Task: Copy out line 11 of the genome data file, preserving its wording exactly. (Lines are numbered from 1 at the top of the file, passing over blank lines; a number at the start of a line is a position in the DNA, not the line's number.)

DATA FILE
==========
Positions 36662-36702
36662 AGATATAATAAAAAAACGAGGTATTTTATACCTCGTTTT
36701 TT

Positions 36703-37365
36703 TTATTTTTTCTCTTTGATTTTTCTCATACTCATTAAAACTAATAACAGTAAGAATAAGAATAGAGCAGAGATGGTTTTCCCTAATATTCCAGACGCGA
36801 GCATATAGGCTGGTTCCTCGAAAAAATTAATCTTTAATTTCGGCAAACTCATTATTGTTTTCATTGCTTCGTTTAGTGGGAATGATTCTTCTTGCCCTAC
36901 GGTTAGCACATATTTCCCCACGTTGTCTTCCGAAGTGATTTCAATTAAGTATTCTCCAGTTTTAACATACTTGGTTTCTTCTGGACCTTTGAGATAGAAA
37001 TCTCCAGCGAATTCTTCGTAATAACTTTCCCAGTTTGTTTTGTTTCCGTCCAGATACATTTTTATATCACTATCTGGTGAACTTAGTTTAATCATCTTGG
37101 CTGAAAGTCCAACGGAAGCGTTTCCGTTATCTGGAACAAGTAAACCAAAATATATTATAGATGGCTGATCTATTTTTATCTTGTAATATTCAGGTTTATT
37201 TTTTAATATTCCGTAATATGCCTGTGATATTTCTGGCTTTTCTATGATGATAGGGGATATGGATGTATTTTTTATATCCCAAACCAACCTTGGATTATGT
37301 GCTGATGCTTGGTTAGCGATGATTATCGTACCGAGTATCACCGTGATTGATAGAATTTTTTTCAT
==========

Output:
37301 GCTGATGCTTGGTTAGCGATGATTATCGTACCGAGTATCACCGTGATTGATAGAATTTTTTTCAT